# Power series ratio test

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hi, If you look at my attachment you can see that the book express that for the situation of x=+,-(1/L) we need further investigation. It means being converged or diverged is not precise. I would like to ask: Is there remarkable proof that if x=+,-(1/L) convergence or divergence is not precise??? Could you provide me with that proof??? I really really wonder it....Thanks in advance....

Ssnow
Gold Member
Hi, where is your attachment? ...

ohh I really apologise....... I upload it here, and looking forward to your response
Also let me express my question again: If you look at my attachment you can see that the book express that for the situation of x=+,-(1/L) we need further investigation. It means being converged or diverged is not precise. I would like to ask: Is there remarkable proof that if x=+,-(1/L) convergence or divergence is not precise??? Could you provide me with that proof??? I really really wonder it....Thanks in advance....

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Ssnow
Gold Member
The idea is that the critical case is when ##x=\pm \frac{1}{L}##, because in this case the comparison between terms in the sum as ##a_{n+1}x^{n+1}## and ##a_{n}x^{n}## have the same behavior for ##n\rightarrow \infty## (that is the limit of the ratio is ##1##), so if the behavior of every term is the same of the previous term at infinity you cannot decide if it converge or not... The case when ##x=\pm \frac{1}{L}## must be treat separately in order to decide if in this point the series converge or not. I hope to have clarify something.

The idea is that the critical case is when ##x=\pm \frac{1}{L}##, because in this case the comparison between terms in the sum as ##a_{n+1}x^{n+1}## and ##a_{n}x^{n}## have the same behavior for ##n\rightarrow \infty## (that is the limit of the ratio is ##1##), so if the behavior of every term is the same of the previous term at infinity you cannot decide if it converge or not... The case when ##x=\pm \frac{1}{L}## must be treat separately in order to decide if in this point the series converge or not. I hope to have clarify something.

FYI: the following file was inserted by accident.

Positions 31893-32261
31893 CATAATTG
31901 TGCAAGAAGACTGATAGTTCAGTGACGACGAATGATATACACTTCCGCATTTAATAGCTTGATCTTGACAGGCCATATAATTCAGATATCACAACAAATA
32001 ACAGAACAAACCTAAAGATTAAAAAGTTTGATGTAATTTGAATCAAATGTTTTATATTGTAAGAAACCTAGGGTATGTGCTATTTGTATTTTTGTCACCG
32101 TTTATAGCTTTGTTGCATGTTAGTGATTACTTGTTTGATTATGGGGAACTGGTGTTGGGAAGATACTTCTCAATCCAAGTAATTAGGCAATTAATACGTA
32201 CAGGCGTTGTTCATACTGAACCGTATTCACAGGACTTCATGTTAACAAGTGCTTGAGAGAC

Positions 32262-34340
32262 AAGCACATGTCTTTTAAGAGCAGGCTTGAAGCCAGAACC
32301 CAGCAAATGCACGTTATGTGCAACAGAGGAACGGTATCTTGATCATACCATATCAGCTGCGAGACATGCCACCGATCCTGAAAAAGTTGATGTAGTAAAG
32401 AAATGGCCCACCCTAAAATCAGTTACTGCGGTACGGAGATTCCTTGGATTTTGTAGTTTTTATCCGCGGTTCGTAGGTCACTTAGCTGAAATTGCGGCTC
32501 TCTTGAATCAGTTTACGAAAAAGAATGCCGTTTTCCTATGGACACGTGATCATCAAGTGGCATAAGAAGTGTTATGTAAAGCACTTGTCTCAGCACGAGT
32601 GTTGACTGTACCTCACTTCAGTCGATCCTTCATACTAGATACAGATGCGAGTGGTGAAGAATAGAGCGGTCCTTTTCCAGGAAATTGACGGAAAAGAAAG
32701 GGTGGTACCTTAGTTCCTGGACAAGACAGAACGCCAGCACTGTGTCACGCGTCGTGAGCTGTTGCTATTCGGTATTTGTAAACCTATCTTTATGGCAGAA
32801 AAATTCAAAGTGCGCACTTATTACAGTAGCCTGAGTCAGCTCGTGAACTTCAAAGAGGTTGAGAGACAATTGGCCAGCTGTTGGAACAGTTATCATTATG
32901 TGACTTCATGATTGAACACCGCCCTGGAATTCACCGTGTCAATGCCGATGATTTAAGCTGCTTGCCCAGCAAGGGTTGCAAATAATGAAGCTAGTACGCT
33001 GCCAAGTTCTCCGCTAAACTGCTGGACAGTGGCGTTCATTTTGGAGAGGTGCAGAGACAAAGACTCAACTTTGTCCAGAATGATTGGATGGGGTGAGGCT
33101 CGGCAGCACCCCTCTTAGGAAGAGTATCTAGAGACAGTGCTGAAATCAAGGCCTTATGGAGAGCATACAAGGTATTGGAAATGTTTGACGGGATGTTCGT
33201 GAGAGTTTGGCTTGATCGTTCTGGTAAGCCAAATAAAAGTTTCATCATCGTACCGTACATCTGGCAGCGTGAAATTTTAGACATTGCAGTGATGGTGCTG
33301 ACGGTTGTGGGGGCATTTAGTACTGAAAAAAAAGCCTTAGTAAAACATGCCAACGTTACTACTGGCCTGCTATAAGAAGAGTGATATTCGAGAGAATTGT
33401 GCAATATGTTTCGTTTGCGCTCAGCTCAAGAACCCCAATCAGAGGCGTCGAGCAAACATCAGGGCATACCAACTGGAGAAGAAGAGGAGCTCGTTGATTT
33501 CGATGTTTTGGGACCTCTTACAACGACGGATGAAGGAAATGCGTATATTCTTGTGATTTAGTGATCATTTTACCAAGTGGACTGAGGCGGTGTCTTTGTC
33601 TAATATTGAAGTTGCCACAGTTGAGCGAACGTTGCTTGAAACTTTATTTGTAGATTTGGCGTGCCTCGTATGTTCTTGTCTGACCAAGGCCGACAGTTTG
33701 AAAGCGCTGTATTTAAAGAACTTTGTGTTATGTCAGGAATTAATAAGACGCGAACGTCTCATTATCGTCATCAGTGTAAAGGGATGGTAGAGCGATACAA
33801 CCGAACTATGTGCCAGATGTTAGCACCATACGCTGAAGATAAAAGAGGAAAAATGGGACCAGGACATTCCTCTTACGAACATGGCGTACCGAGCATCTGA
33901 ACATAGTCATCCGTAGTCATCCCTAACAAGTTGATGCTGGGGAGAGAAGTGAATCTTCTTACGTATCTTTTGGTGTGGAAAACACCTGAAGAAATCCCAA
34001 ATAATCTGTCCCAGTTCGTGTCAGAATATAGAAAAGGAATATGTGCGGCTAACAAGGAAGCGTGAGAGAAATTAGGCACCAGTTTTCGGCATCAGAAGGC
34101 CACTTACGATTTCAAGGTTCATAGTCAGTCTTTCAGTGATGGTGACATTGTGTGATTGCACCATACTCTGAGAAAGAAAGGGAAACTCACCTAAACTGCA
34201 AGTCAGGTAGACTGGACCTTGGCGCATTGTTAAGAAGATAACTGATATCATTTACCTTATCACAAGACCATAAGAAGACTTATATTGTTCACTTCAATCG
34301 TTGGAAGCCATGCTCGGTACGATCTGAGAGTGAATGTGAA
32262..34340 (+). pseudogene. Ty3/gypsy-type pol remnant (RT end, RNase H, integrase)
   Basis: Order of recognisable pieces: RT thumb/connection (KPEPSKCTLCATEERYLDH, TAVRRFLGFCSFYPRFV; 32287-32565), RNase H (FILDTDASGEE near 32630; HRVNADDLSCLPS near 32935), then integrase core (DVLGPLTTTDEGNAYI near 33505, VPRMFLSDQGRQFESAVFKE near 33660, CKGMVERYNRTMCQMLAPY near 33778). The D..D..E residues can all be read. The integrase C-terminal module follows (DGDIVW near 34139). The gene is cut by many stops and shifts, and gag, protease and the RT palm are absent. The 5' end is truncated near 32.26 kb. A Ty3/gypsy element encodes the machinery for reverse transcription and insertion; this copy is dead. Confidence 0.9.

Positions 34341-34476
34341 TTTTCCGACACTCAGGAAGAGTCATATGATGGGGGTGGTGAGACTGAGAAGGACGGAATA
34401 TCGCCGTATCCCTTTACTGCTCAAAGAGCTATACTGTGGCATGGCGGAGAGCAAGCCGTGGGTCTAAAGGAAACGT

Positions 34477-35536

Actually, I am aware that comparison between terms in the sum as ##a_{n+1}x^{n+1}## and ##a_{n}x^{n}## have the same behavior for ##n\rightarrow \infty## but my main question is : Why can't we decide whether it converges or not??? Is there mathematical proof???

Also my second question is: I consider that when n is at infinity or very very large number, we have lots of same number and if we sum same numbers up we have infinity. Am I right??

FactChecker
Gold Member
We can't use that rule to decide if it converges because the rule is too general for that. Because L is defined using the absolute values of the ai, there are too many different cases that will give the same L. Some converge and others do not. You can make examples that do anything you want just by manipulating the signs of the coefficients, ai.

We can't use that rule to decide if it converges because the rule is too general for that. Because L is defined using the absolute values of the ai, there are too many different cases that will give the same L. Some converge and others do not. You can make examples that do anything you want just by manipulating the signs of the coefficients, ai.
You say that ratio test can not tell us whether or not it converges??? I am confusing Could you spell it out giving some Mathematical Stuff, proofs derivations ?????

FactChecker
Gold Member
You say that ratio test can not tell us whether or not it converges??? I am confusing Could you spell it out giving some Mathematical Stuff, proofs derivations ?????
I mean that only for the case of x = +-L. It works otherwise.

I mean that only for the case of x = +-L. It works otherwise.
Ok I got it if ratio is 1 the your example is satisfying, but I am also curious about the Mathematical proof of it , I need some proof to convince myself. Could you give some proof that at critics point we do not know convergence or divergence besides the examples??????

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